9.  1017 Thug is still the best and most varied thing Young Thug has done.  This is p good tho.

10.  Barter 6 is at least as good as To Pimp A Butterfly, if only because there is nothing as bad as "For Free?" or the open-mic-night interview with 2Pac.  "OD" mentions Mike Brown, so Young Thug is officially #conscious, OK?  Rap remains the Buzzfeed of the ghetto!

11.  Someone get this man an echoplex.

12.  My mans makes Migos Flow look like child's play on "Just Might Be."  There's a lot of rappin-ass rappin' on the whole album.

13.  Can Young Thug sustain a career on "weirdness?"  Most talk centers on Young Thug as misunderstood genius or rap Antichrist.  But what happens when his schtick gets stale and familiar, as it inevitably will?   Maybe he'll keep barreling into the unknown.  Maybe he'll stagnate and everyone will move on, as with the Gucci Craze of '09.  The forced zaniness of Wayne ca. 2010 is a chilling potential outcome, altho Thugga hasn't shown a tendency for making egregious aesthetic choices so far.

I ain't said this in a while, so here it goes: CHUUUUUCH!

Monday, April 20, 2015


Like Gucci before the cone tat and Cosby without the Quaaludes, it's hard to go back to a time when B.o.B wasn't synonymous with the crassest kind of pop-rap.  Lest you seedlings get it twisted, there was a time when B.o.B. was gettin hype outside the Meredith Vieira demographic.  Thanks to "Haterz Everywhere" and "Cloud 9," he was even bein painted as a drugonaut for a hot minute.  "Haterz" was "just MADE to be listened to on pills" gushed a pre-Murdoch Vice, and B.o.B. himself supplied the loathsome moniker trance-hop.  Thanks to my peoples in the Thug Mansion up in the sky (a/k/a Heavan) fuh not lettin that shit catch on.  Wide-eyed, the interviewer reports that rappers in Atlanta are starting to take "E" and "Ecstasy."  In these post-Molly dayz it's easy to clown the article's golly, gee! tone, but drug use beyond weed was actually somewhat notable in '07.  After years of coke-rap's straitlaced strictly business ethos, I was ready for the BayTL cross-culture experiment to fly the freak flag.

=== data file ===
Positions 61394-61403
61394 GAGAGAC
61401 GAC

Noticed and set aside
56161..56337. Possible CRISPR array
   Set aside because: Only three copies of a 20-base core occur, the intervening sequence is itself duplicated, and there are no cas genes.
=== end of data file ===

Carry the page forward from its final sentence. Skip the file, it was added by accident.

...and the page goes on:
Instead, B.o.B. went pop in the the most throwback sellout since discovered harem pants.  A year or two later Future did the whole zooted sonic voyager thing way better, while B.o.B. drifted further into his role as the kind of stock rapper Target might call if they needed someone to dance around in a socks ad.

Who is the real B.o.B.?  He was initially presented as a genre-hopper, even tho Clef should've made rap weirdoes totin acoustic guitars forever suspect.  It quickly became clear, however, that his eclecticism was of the "I like everything from Coldplay to John Mayer!" variety, his collaborations with Hayley Williams and Bruno Mars less a get-money scheme than a misguided understanding of experimentation.  As a rapper he was never better than good, nowhere more evident than when Boosie merked him on his best song.

Seven or eight years after his first appearance on the market, it seems B.o.B.'s brief period of critical acclaim was less about his music than it was a reflection of the rap audience's own unfulfilled desires.  He was never the artist we thought he was, never the eccentric or eclectic weirdo found later in Young Thug, Lil B, or even Tree.  There was a demand for a certain kind of artist and B.o.B. seemed to fit the bill, so people filled in the blanks until his later choices refuted that characterization empirically by making the worst shit ever.  B.o.B. auditioned for a prestige role he didn't want, then went off and made a boatload doing the musical equivalent of Transformers II.